LITTLE ROCK — A federal judge on Thursday granted a motion for a temporary restraining order in a lawsuit challenging a new Arkansas law limiting the administration of abortion pills.

LITTLE ROCK — A federal judge on Thursday granted a motion for a temporary restraining order in a lawsuit challenging a new Arkansas law limiting the administration of abortion pills.


Act 577 of 2015, the Arkansas Abortion-Inducing Drugs Act, has a Jan. 1, 2016, effective date, but at 4:45 p.m. on New Year’s Eve U.S. District Judge Kristine Baker granted a motion by Planned Parenthood of the Heartland for a temporary restraining order barring enforcement of the law. The order will expire Jan. 14 unless the judge extends it.


The law, which was sponsored by Rep. Charlene Fite, R-Van Buren, requires that a provider of abortions via pill have a signed contract with a doctor who agrees to handle complications. The doctor must have admitting privileges at a hospital designated to handle emergencies associated with the use of the abortion pill.


The law also requires that a provider of abortion via pill follow the dosage and instructions approved for the pill by the U.S. Food and Drug Administration.


Planned Parenthood of the Heartland, one of two abortion providers operating in Arkansas, and Dr. Stephanie Ho, who administers abortion pills for Planned Parenthood, filed a lawsuit Monday alleging that the law would unduly burden a woman’s right to an abortion in the state.


The organization claims it is unable to meet the requirement of a having a contract with a doctor to handle complications and that the current standard of care calls for women to receive a lower dosage of the drug mifepristone than the FDA approved 15 years ago.


The suit claims that both Planned Parenthood and the other abortion provider in the state, Little Rock Family Planning Services, will be unable to administer abortion pills in Arkansas if Act 577 goes into effect.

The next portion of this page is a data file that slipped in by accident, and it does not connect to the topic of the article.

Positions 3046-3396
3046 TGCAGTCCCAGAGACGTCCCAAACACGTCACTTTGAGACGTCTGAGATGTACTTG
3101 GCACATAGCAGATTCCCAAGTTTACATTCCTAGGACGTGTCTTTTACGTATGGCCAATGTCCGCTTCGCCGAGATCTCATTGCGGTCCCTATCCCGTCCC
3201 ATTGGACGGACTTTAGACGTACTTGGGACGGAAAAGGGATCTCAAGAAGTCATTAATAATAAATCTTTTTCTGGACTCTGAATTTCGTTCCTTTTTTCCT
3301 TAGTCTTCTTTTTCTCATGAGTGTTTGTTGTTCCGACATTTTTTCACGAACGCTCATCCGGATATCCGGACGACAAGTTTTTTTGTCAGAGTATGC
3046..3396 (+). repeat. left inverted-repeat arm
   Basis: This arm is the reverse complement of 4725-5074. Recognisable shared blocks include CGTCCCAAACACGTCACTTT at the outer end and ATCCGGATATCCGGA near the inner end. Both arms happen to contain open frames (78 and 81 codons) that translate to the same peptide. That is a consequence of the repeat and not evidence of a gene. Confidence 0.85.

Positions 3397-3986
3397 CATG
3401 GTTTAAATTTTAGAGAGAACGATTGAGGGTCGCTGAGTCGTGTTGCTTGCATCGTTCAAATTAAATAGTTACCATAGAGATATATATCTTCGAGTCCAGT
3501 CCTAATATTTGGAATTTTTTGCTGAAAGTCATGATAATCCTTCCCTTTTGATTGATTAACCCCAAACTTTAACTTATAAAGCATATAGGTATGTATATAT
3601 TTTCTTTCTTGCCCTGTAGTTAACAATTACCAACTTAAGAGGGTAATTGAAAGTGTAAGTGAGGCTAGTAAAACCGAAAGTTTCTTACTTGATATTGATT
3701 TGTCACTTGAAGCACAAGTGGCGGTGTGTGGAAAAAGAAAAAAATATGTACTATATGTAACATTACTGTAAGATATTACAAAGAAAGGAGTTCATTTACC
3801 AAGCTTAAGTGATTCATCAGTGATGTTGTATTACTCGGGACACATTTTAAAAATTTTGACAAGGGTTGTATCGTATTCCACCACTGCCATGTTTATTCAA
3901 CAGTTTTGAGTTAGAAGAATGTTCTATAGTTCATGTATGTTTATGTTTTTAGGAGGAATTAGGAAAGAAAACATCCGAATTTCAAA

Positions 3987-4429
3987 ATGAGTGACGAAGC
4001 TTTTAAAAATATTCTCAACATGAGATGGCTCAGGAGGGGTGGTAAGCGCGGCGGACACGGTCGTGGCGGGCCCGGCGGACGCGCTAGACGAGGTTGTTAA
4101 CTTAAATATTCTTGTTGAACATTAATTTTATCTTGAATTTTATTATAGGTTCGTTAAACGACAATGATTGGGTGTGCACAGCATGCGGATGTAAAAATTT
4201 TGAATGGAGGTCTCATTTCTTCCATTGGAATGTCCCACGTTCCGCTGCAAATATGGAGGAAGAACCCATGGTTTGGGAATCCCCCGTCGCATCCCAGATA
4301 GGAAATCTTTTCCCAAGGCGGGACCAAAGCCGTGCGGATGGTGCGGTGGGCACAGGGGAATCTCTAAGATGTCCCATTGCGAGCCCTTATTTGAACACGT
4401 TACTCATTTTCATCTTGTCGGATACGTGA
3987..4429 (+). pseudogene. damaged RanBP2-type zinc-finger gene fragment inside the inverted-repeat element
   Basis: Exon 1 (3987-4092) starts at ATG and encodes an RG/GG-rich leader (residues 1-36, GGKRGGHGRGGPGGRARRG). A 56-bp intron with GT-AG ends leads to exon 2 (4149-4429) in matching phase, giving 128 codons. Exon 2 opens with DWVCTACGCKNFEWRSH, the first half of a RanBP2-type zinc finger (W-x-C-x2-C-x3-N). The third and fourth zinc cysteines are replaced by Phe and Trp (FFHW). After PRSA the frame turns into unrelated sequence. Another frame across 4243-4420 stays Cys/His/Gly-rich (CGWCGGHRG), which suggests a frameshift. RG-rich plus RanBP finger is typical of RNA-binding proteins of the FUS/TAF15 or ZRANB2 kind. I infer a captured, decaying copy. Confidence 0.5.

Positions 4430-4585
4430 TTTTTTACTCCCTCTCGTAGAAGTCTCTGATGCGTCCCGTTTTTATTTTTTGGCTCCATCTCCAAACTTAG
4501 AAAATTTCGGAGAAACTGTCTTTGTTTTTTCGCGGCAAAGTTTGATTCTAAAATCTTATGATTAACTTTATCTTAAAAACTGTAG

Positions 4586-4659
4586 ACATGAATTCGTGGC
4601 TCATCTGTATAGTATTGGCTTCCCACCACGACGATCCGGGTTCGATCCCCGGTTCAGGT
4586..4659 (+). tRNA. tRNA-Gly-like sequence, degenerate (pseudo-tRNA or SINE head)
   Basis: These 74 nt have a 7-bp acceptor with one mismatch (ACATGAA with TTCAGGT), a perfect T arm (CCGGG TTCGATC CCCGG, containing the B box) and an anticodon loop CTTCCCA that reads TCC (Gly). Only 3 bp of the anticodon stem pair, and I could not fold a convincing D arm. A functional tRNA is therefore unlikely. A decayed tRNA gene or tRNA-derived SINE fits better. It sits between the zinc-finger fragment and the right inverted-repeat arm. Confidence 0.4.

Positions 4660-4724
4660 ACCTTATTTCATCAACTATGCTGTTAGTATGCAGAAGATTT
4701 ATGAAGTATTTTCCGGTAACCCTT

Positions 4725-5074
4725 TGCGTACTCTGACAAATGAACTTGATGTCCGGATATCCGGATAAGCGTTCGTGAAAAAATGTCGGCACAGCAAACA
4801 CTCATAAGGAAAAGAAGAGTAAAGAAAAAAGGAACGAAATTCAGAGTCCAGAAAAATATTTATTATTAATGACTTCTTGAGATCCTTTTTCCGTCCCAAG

In a 24-page order Thursday, Baker said that "removing medication abortion as an option for women will result in serious negative consequences for those women for whom medication abortion is medically indicated."


Baker also wrote, "This court determines that, based on the record before the court at this stage of the proceeding and at least for now, the FPL (final printed labeling) regimen does not appear to be the current standard of care and that it appears to be inferior to the evidence-based regimen used currently by PPH and Dr. Ho and by abortion providers around the country today."


The judge said the defendants in the suit, Pulaski County Prosecuting Attorney Larry Jegley and Washington County Prosecuting Attorney Matt Durrett, are enjoined from enforcing Act 577 and must immediately notify all state officials responsible for enforcing the law of the ruling. Planned Parenthood’s Arkansas clinics are in Little Rock and Fayetteville.


Planned Parenthood of the Heartland said in a statement Thursday that it was pleased the judge "ruled on the side of Arkansas women."


"Restrictive laws like Act 577 aren’t about protecting women; they are about advancing the political agendas of the lawmakers who introduce and support them," the organization said. "It is inexcusable they so willingly ignore the best medical evidence and practice, solely to achieve their own goals."


Judd Deere, spokesman for Attorney General Leslie Rutledge, said Thursday the restraining order "is limited to enforcement of portions of the act against the specific plaintiffs in this case; therefore, the act, including those portions, will still take effect tomorrow."


"Act 577 of 2015 was passed by the General Assembly and seeks to ensure medication abortions are conducted in a safe, responsible manner and with appropriate protections in the case of adverse effects," he said. "Attorney General Rutledge will fully defend this statute and believes it will ultimately be upheld."


Gov. Asa Hutchinson said in a statement that he signed the measure into law "because I agreed with the Legislature’s intent to protect women by requiring physicians to follow procedures approved by the U.S. Food and Drug Administration for these abortion drugs and to have the abortion clinic’s doctor associate with a physician who has hospital privileges."


"This is a commonsense approach for safety and I am hopeful the court agrees that this is a proper purpose for the legislature to act," he said. "As made evident by their lawsuit, Planned Parenthood places a premium on the convenience of abortion providers over the health and welfare of women seeking these procedures."